Dual Egyptian-US citizen Aya Hegazy and seven others were acquitted by Cairo Criminal Court on Sunday of charges stemming from their work at the Belady Foundation for Street Children, the nongovernmental organization Hegazy co-founded with her husband.
The defendants in the high profile case had faced seven charges, including operating an unlicensed organization, inciting street children to join pro-Muslim Brotherhood protests and sexually assaulting minors.
The defendants’ lawyer Taher Aboul Nasr told Mada Masr via telephone that Hegazy, her husband Mohamed Hassanein and the six others will be freed as soon as release procedures are completed, independent of whether prosecutors decide to appeal the verdict.
“We thank God and the effort of the defense team for the ruling” Aboul Nasr said.
Hegazy, Hassanein, Sherif Talaat and Amira Farag had been held in detention for more than three years since they were first detained in May 2014, after an individual submitted a report alleging that they had kidnapped his son. Security forces raided the Belady Foundation and placed all of the children who had been being provided care in the custody of orphanages.
A week after they were taken into custody, Zeinab Ramadan was arrested as she was accompanying the mother of one of the children to the orphanage where he had been placed following the raid. The prosecution accused her of working for an unlicensed organization and inciting children, according to lawyer Sameh Samir. However, Ramadan was released a week after her arrest pending trial.
In August 2014, Ibrahim Abd Rabbo, Karim Magdy and Mohamed al-Sayed, were arrested while attempting to film video testimony with several children who had provided what they alleged were false accounts to the prosecution. Rabbo, Magdy and Sayed were charged with using force and threatening a child in addition to trying to bribe a victim to change his testimony.
In December 2016, the court granted Amira Farag’s release on LE1,000 bail for medical reasons.
Hegazy and her family have denied all accusations against her and other Belady Foundation staff members.
The trial has been beset by multiple postponements, and, last May, Hegazy, Hassanein, Sherif Talaat and Amira Farag exceeded the two-year pretrial detention limit allowed by Egypt’s Criminal Procedures Code, a milestone the other defendants have also surpassed.
Hegazy’s trial and protracted detention have received heightened international attention, as she is a US citizen, a fact that prompted the White House to issue a statement last September calling for her release and pledging consular support after US officials met with her family.
In September 2016, Democratic presidential nominee Hillary Clinton called on President Abdel Fattah al-Sisi to release Hegazy, during a meeting held in New York, a plea echoed later on in the month by a US congressmen.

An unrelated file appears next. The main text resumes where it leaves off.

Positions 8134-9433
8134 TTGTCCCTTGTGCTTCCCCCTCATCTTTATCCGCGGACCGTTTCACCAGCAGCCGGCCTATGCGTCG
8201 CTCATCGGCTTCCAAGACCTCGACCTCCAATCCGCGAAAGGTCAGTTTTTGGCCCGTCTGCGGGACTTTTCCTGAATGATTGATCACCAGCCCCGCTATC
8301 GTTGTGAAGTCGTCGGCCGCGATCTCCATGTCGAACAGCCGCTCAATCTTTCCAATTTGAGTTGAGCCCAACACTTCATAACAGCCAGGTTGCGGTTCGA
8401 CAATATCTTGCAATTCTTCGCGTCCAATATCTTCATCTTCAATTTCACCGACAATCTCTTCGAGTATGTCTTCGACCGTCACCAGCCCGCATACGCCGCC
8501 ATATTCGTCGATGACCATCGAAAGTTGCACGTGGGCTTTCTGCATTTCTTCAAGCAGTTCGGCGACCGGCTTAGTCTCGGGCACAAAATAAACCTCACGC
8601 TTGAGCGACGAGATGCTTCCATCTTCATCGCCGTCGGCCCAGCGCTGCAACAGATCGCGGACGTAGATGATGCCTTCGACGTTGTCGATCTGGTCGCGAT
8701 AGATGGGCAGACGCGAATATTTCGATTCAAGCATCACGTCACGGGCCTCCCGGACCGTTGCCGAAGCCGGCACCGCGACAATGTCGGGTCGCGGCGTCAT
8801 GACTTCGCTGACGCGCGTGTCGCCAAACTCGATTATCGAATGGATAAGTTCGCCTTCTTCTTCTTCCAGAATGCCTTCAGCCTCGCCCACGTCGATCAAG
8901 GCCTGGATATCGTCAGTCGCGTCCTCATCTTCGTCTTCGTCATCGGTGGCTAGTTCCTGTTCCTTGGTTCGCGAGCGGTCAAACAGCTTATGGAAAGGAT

However, Egypt’s Foreign Minister Sameh Shokry asserted that the charges that Hegazy faces are valid and “very serious,” during an interview with PBS Network last December.
“I think anyone would be interested to get to the bottom of accusations related to minors and abuse. So, I would challenge the issue of ‘bogus accusations.’ And I think it’s important to recognize the impartiality of the Egyptian judicial system,” Shoukry said, in response to the interviewer’s characterization of the charges that Hegazy faces as false.
The case was also broadly condemned by both national and international rights organizations. Last year, a joint statement of solidarity was signed by 25 local NGOs, calling for the immediate release of the Belady Foundation’s employees and volunteers for all charges leveled against them to be dropped.
“The Belady Foundation case reflects the continued targeting and framing of young people and is an example of the crackdown on the freedom of association and civil society and a continuation of the use of pre-trial detention as punishment,” the organizations asserted.
Several other international human rights organizations, including EuroMed rights group and the Bar Human Rights Committee of England and Wales, and most recently Human Rights Watch, described the trial as “bizarre,” condemned the defendants’ continued detention and called for their release and a fair trial.
Doubt has been cast on the initial accusations in the case as details emerged over the course of the past three years. One of the children who testified against Hegazy sent her a letter in prison, apologizing to her and her colleagues and stating that he his testimony had been forcibly given. A statement given to the Al-Arabiya television network by the head of police who had carried out the May 2014 raid at the organization cast a further shadow on the proceedings, as he acknowledged that the prosecution had not authorized the raid, and that the building was neither locked, nor bore any signs that children had been held their against their will.
Additionally, eyewitnesses’ accounts filmed by police regarding alleged abuse stood in stark contrast to statements they had previously made praising the foundation’s virtues during a television special on the Belady Foundation. Many of the eyewitnesses also exhibited discomfort and unease during their filmed testimonies, prompting doubt as to the authenticity.
Forensic reports also impugned claims of sexual abuse against the NGO.
Hegazy, a George Mason University graduate, and Hassanein founded the Belady Foundation in September 2013 to organize projects and campaigns on sanitation, combatting sexual violence and care for street children.